Last week AIP enjoyed the sweet taste of this success when the institute was honored with a 2010 Innovation Award at the MarkLogic User Conference in San Francisco, CA. These awards recognize customers that have demonstrated outstanding leadership in their use of MarkLogic Server to build the next generation of information applications. "Winning this award is further recognition for AIP that we're in the forefront of innovation in a highly competitive world," says John Haynes, Vice President of Publishing. AIP's citation included accolades for "the Scitation C³ platform which hosts 2,000,000 articles from more than 200 science-related publications, and iResearch, a mobile e-Reader application which makes scientific journal articles available on Apple's iPhone and iPod Touch devices."

Haynes attributes this outstanding success to the hard work and dedication of all members of the C³ team.

PRC Matters

AIP hosts meeting of TV program partners

On Wednesday, May 5, many of AIP's partners in the Discoveries and Breakthroughs Inside Science program met at ACP for a yearly update and sessions. DBIS is celebrating its 10-year anniversary, having produced almost 1,500 ninety-second segments for local TV news stations. The science partners—now numbering 23—celebrated this anniversary at the meeting with a talk by Van R. Reiner, President and CEO of the Maryland Science Center. Attendees ranged from DBIS's oldest partners, such as the American Geophysical Union, to its newest partner, the Biophysical Society. Watch the latest news from the world of science on local TV at www.discoveriesandbreakthroughs.org.

History Center launches major new biographical resource

Associate Historian Will Thomas (left) shows a researcher how to use ACAP. The Center for History of Physics has launched a new online resource, the Array of Contemporary American Physicists (ACAP), which aggregates and interlinks the biographical information of more than 800 physicists who have worked in the United States since 1945. Users can trace individual career paths, or browse by institutions and awards. ACAP is a self-contained resource and points users to AIP's history resources, including online oral histories, web exhibits, photo collections, and the International Catalog of Sources for History of Physics and Allied Sciences.

Development of the resource's core functionality was supported in part by a grant from the National Science Foundation. Subsequent features will include topic guides that will outline histories, showing how physicists from diverse institutions are/were connected through their work. Also planned are references to history books and articles, and links to external web-based resources such as physicists' own homepages, YouTube videos, and oral histories and exhibits made available by other institution.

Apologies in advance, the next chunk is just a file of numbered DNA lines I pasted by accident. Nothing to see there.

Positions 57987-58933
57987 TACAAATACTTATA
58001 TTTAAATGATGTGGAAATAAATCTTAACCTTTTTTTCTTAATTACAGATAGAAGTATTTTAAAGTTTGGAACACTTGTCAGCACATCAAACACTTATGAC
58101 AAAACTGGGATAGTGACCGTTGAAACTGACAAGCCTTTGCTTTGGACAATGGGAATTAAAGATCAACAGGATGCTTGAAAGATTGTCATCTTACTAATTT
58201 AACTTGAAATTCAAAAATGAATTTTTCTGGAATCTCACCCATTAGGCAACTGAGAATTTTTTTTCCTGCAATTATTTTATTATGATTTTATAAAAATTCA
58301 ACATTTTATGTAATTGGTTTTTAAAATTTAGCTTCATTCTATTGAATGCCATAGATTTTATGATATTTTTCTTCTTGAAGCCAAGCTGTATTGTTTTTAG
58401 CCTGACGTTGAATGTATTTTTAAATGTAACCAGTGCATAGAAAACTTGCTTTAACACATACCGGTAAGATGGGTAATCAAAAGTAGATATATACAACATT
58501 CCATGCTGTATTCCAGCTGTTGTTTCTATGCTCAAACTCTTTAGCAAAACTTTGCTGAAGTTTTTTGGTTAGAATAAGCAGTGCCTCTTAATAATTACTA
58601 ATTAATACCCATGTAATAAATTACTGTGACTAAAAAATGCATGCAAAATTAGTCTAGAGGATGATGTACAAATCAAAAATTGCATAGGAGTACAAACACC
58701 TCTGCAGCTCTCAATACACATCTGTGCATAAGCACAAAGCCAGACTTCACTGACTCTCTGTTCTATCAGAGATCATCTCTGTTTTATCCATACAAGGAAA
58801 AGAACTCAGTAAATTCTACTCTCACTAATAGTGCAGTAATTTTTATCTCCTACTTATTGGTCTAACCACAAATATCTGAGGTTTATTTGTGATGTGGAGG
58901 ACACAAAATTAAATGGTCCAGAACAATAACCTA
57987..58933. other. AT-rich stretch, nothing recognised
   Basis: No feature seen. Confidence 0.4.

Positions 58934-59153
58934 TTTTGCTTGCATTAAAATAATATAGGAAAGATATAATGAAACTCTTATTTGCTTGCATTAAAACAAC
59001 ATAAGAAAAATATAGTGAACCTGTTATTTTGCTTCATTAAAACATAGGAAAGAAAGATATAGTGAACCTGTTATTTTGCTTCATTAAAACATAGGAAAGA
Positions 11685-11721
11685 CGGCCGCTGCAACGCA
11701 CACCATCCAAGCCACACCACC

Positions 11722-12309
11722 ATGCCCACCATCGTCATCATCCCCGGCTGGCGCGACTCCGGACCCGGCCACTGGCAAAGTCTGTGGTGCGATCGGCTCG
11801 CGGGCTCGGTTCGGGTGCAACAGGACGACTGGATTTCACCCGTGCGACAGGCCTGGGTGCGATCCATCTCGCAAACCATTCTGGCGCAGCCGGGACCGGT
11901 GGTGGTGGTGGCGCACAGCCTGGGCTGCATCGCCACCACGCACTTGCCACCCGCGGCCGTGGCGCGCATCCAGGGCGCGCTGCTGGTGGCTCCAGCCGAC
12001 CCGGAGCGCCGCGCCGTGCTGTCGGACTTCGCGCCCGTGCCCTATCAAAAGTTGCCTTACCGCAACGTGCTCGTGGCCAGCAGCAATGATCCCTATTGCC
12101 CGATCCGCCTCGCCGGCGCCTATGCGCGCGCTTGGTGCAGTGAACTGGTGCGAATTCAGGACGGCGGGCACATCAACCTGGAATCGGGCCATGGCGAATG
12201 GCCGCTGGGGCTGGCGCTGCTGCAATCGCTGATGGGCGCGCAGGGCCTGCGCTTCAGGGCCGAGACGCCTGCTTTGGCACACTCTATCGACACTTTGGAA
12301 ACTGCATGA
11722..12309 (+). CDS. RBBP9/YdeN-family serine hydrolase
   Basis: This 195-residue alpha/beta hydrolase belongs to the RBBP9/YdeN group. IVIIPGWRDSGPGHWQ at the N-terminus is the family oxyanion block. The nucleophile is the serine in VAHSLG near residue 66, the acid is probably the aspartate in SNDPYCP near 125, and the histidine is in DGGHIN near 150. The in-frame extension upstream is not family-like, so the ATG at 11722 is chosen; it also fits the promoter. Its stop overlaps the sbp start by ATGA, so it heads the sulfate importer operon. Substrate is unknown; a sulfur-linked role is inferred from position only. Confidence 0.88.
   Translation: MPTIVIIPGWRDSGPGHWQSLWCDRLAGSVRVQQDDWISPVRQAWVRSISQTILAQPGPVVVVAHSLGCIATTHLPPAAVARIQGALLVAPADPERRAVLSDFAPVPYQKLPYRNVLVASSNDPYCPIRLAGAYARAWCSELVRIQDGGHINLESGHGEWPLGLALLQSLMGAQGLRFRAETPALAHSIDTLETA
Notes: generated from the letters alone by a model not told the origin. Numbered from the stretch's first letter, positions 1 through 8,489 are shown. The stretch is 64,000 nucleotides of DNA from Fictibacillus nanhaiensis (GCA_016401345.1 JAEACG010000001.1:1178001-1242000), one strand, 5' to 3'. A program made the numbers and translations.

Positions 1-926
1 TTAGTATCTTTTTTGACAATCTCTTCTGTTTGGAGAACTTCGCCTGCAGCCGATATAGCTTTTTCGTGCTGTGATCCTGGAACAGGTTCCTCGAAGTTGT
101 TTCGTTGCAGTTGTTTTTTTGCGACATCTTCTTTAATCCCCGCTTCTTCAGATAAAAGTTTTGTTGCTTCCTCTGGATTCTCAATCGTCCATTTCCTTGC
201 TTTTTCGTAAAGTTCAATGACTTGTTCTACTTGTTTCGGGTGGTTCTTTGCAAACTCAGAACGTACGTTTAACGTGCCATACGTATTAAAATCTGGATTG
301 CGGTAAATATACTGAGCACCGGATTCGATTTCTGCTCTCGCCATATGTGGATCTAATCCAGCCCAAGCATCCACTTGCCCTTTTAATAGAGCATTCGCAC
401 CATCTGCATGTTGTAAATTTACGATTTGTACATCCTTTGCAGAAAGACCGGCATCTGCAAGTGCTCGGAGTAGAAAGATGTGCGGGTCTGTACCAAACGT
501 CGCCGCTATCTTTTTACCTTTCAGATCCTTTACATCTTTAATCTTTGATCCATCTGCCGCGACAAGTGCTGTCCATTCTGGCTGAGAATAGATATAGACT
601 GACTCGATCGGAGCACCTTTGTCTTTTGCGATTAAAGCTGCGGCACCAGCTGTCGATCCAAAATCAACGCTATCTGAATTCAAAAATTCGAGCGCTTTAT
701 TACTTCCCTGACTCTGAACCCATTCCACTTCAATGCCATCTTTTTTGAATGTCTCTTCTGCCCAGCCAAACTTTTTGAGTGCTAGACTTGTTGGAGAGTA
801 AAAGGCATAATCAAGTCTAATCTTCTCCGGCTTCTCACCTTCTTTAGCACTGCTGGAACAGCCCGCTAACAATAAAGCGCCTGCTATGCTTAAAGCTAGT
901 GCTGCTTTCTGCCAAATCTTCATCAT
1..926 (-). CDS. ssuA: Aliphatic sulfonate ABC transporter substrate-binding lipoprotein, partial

Around AIP

Chris Bathgate, Sp683343447521, 2009; courtesy of the artist. Energy Fields on exhibit at ACP

The American Center for Physics hosted its semiannual art exhibit reception Thursday, May 6, ushering in ACP's newest exhibit, Energy Fields. Nearly a hundred members of the art and physics communities came together to enjoy the art, hear the artists speak about their work, and mingle with friends and colleagues. The exhibit features the work of three artists: Chris Bathgate, Gary S. Medovich, and Fritz Wagner.

"Bathgate constructs intricate machined sculptures out of aluminum, brass, bronze, copper, and stainless steel that draw on modern manufacturing machine design … [his] passion to understand underlying principles of science, mechanics and math leads him to set up evermore complex experiments within tight parameters …In Medovich's abstractions, we experience the rush of traveling to seemingly impossible spaces that transcend normal capacities…. Gary S. Mendovich, Aurascape 1, 2010; courtesy of the artist. Inspired by recent breakthroughs in theoretical physics, he trolls his mind's eye for hidden dimensions, giving form to such phenomena as dark matter, branes and wormholes," writes, Curator Sarah Tanguy. Fritz Wagner may be better known by AIP Matters subscribers as Fellow of the American Physical Society and for his distinguished work in experimental physics. Yet he is also a gifted artist. Fritz Wagner, Poppy Field, 1996; courtesy of the artist. Tanguy observes, "Drawn to nature's multi-faceted beauty as well as her inherent laws and symmetries, he treats each white canvas as a fresh inquiry and touchstone for his emotive response." During the reception, Wagner treated the audience to a talk on the connections between art and physics, and what both can teach us about ourselves and the world that surrounds us. Energy Fields will be on display at ACP through November 5.

This week at AIP
  • Xingtao Ai, Chief Representative of AIP Global's Beijing office, visits both Melville and College Park facilities.
  • Monday, May 10 (College Park) – EEO and harassment awareness training
  • Thursday, May 13 (Melville) – Committee on Publishing meeting

We invite your feedback to this newsletter via email to aipmatters@aip.org.

For past issues of this newsletter, visit the AIP Matters archives.